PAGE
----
The Three Legs of Cyber Security

For nearly 10 years I’ve been using The Great Wall of China as a way to illustrate the three legs of IT security. I explain how security is a three-legged stool and the Great Wall shows this in perfect detail. The analogy has been useful with my conversations with both technical and non-technical IT professionals and students. I hope you find it helpful with developing your own total security plan and/or explaining this complex subject to others.

Cyber/IT security is an ever evolving cat and mouse game that challenges all of us, at home and at work. However, there are some fundamentals that don’t change. Defense in depth, policy with enforcement, and the three legs of security are examples. By focusing on the fundamentals, and allowing the fundamentals to drive your decisions, you will be able to get through all the noise, buzz, hype, etc. around IT security. There are no magic bullets, focus on the fundamentals and not the next new shinny object.

This article focuses on the three legs of cyber security, Prevention, Monitoring, and Remediation. My intention is not to explain in depth each of these legs. But, instead, explain how they all work together. And why security breaches will happen if you don’t focus on all three areas. The Great Wall of China, built well over 2,000 years ago, will be used to illustrate these three legs of cyber security and highlight how long this fundamental practice has been used.

1) Prevention. This is what IT professionals focus most on. We love to build walls to keep the bad guys out. Firewalls, IPS, End-point Security, and the like grab our attention. In my opinion, we spend far, far too much time on prevention. We do bake-offs, market research looking for the latest and greatest, and spend huge amounts of time trying to find the next magic bullet that will solve all our security woes. Put “Next Gen” in front of the name and you have us hooked. I’m not saying prevention isn’t important, but we need to leave time and resources for the other two legs of security. If all our focus is on prevention, we will be compromised, period. No prevention method is fail-proof. Given enough time, any wall can be breached, just ask Andy how it’s done:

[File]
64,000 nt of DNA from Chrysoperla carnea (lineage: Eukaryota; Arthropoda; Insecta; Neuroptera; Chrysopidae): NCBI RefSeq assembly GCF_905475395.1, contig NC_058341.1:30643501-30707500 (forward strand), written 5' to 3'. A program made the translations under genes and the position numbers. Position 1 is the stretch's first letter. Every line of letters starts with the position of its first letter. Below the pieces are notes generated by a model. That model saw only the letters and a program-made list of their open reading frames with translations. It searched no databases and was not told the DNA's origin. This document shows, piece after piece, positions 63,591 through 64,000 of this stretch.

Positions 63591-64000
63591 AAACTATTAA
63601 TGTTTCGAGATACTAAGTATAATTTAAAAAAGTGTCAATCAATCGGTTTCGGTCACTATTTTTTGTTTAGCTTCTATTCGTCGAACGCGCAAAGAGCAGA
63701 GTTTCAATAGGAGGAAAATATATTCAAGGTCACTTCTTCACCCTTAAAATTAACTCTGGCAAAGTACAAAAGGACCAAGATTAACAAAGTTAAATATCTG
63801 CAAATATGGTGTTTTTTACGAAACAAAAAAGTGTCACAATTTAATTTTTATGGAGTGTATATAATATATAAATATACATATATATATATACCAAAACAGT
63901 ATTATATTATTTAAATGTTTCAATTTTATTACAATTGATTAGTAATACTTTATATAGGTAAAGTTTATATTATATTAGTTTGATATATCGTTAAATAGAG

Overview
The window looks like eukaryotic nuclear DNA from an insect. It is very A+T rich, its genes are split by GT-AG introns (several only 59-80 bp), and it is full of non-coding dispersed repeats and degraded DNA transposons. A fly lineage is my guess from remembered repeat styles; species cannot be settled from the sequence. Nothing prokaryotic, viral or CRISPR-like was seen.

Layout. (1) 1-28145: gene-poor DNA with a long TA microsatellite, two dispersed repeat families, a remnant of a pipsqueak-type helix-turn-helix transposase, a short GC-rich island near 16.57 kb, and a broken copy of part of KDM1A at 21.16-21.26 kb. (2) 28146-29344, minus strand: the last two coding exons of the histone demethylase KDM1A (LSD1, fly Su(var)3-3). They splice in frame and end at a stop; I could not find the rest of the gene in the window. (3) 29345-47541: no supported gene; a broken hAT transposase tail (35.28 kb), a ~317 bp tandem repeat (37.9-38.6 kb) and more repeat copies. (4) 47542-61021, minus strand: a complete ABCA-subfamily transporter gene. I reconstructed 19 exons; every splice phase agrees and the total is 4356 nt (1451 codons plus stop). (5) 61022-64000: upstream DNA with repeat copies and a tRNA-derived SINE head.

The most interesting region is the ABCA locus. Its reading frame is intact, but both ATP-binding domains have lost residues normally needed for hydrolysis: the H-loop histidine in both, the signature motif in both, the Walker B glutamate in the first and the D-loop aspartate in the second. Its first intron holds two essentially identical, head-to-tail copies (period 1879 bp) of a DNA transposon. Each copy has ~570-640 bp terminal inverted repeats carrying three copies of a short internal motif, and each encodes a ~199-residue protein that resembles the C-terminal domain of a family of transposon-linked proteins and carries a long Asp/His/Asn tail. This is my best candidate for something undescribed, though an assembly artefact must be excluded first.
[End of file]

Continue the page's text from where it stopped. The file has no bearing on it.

2) Monitoring. The Chinese actually built housing for troops on top of their wall. Talk about 24x7x365 monitoring. They didn’t just build the wall and walk away, they knew they had to monitor what they built, aka installed. An un-monitored wall will be breached if there is something of value on the other side. Over time, the cost of monitoring may be greater than cost of the wall itself (and be of more value).

Attackers are always evolving and finding ways around our latest and greatest defensive measures. Today, cyber security requires watching our networks and data with technologies such as SIEM (Security Incident and Event Monitoring) with threat feeds, and Cyber SOC (Security Operations Center). These can be very expensive technologies and required very skilled security engineers to manage. In the past, only very large organizations could afford this type of monitoring. But now there are managed/cloud offerings that make these technologies affordable to any size company. Trusted Network Solutions can offer you some options, shoot me an email.